There’s been a Clint Black sighting! And there’s been a Clint Black signing! And now one of the lost artists of country music’s famed “Class of ’89” is back in the saddle, and one of the most forward-thinking and upwardly-rising record labels in Nashville have landed arguably their biggest fish yet.
Sorry syntax Nazis, I couldn’t figure out how to turn my R’s backwards, but I am definitely talking about the 90’s era “nu metal” rap rock noise band Korn, and principally their frontman, vocalist, and bagpipe player Jonathan Davis who is apparently working on a country “project” if you are to believe the brief Instagram post a few days ago.
As Tippin says, country music appears to be shifting away from so-called “Bro-Country” to music of a little more substance lately, and though there still seems to be much more work to be done and a few more Bro-Country hits could still materialize (or something even worse to take its place), positive signs that country is moving in a more positive direction are appearing.
So we now know who the big winner was for the Garth sweepstakes. But who was the biggest loser? That is certainly what you could call Scott Borchetta’s Big Machine Records in the situation. Why? Because they had the biggest stake in the Garth sweepstakes, because of Big Machine’s joint venture with the radio world’s Cumulus Media called NASH Icons.
As hypothesized when GARTH-FM first hit the air, the radio station has arguably become the first to adopt a new “classic” country format. “The country listener that became a fan in the 1990’s when country really exploded can’t find those songs on the radio in Louisville right now,” says Operations Manager Shane Collins. “It’s a whole segment of the audience that’s being underserved.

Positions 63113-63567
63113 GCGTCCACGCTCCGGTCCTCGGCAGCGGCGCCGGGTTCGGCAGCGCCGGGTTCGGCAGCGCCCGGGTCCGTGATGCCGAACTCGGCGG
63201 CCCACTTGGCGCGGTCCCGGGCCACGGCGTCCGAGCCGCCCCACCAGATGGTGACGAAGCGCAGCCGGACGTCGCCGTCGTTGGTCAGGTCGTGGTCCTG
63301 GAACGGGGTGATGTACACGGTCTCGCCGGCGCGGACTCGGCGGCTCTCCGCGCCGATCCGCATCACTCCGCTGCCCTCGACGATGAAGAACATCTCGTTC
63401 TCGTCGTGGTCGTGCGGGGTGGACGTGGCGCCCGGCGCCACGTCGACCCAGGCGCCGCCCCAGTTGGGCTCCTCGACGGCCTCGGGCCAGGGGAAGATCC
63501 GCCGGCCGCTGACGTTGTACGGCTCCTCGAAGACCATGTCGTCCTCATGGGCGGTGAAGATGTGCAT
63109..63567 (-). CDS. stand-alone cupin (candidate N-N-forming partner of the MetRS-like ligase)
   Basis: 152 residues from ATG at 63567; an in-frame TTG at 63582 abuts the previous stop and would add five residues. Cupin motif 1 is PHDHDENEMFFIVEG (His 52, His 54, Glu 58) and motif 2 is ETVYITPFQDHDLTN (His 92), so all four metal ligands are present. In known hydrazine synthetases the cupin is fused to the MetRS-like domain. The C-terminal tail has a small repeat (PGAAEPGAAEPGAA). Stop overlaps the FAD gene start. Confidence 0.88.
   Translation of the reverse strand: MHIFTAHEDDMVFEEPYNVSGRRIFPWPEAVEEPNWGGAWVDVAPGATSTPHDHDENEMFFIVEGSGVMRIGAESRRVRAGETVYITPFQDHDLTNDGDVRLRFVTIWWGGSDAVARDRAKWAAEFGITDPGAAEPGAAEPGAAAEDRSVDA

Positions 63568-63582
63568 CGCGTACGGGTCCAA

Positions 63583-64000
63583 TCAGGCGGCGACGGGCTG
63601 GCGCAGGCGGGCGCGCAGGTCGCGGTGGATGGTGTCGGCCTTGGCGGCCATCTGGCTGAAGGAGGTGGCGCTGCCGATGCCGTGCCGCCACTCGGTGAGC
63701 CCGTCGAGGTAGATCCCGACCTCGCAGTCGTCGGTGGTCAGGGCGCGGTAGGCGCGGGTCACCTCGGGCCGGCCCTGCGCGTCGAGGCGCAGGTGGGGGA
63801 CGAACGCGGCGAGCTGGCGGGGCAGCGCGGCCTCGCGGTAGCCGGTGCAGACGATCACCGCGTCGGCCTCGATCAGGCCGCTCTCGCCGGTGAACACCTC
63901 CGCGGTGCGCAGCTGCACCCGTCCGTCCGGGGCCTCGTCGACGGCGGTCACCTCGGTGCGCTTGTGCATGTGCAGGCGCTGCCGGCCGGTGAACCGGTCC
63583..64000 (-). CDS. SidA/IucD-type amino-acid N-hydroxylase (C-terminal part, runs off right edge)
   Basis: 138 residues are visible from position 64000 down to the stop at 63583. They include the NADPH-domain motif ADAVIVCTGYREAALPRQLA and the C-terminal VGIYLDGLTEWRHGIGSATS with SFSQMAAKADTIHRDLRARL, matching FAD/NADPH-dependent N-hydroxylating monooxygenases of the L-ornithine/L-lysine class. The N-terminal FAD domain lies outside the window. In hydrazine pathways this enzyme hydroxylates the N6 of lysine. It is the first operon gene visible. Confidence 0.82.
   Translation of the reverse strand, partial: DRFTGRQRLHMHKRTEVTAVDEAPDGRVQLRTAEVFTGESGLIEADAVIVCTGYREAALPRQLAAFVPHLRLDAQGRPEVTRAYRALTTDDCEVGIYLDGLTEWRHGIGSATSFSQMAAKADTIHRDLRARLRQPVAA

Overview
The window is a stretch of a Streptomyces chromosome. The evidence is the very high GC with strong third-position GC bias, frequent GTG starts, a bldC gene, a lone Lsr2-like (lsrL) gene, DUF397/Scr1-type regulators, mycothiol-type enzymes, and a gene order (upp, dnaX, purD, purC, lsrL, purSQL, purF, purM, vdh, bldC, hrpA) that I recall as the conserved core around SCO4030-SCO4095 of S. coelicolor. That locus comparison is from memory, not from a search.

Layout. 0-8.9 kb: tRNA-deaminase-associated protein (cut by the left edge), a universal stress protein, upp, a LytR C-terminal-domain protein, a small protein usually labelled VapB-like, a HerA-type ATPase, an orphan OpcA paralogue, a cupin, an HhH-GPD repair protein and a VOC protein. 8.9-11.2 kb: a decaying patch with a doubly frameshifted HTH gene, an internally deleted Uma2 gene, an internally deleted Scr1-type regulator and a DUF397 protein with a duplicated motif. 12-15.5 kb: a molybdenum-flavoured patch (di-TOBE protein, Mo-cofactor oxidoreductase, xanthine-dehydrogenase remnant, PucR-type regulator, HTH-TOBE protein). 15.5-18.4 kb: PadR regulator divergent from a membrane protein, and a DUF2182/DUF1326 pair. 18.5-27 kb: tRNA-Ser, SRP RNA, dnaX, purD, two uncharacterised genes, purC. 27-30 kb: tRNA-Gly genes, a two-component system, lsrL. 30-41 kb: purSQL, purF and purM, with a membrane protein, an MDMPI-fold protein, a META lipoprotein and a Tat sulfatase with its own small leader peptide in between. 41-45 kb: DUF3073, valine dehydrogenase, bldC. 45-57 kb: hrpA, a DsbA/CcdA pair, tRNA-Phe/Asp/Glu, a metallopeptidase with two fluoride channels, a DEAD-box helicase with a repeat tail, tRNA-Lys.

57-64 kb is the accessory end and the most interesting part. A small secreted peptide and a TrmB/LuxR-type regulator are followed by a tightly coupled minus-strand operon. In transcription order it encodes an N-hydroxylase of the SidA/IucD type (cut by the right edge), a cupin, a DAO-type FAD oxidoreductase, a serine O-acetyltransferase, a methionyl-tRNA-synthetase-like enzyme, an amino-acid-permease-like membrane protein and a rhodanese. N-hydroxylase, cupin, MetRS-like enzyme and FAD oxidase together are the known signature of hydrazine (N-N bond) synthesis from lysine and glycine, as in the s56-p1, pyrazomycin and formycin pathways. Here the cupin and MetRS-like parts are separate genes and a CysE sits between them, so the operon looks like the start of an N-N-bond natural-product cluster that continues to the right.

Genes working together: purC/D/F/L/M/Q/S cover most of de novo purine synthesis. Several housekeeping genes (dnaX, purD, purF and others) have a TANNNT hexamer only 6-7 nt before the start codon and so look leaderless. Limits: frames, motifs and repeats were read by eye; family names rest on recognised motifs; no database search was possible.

“There’s a mentality in the country music world of Nashville that says, “You don’t know anything, and we know how to do this.” It’s “We know what’s best for you: You get to the microphone, sing what we tell you to sing, play what we tell you to play, and you’ll be fine.” That scares people away from branching out and doing things that creatively are out of the box.”
Some of the new “Outlaws” in country music will have you believe that getting some mud on their tires or drinking a little too much is tantamount to years of paying dues and sewing your true Outlaw oats like the original Outlaws did. So here’s ten reasons why today’s “Outlaws” will never live up to the legacy of one of the biggest country music Outlaws, Waylon Waymore Watashin By God Hoss Tecumseh Jennings.
Are You Sure Hank Done It This Way, Billy Ray Cyrus, Buddy Holly, Chet Atkins, Clint Black, CMA Awards, Jessi Colter, Kris Kristofferson, Married With Children, Neil Reshen, RCA, Sesame Street, Tom Snyder, Waylon Jennings, Willie Nelson
What do we mean when we say “country” music? Well take a listen to Mississippi native and Texas transplant Jason Eady’s new album AM Country Heaven, and that should give you the strongest of all possible clues. And what do people mean when they say “Texas” country? This album isn’t a bad example of that either. Where I distance from a lot of other music writers is in the project’s originality.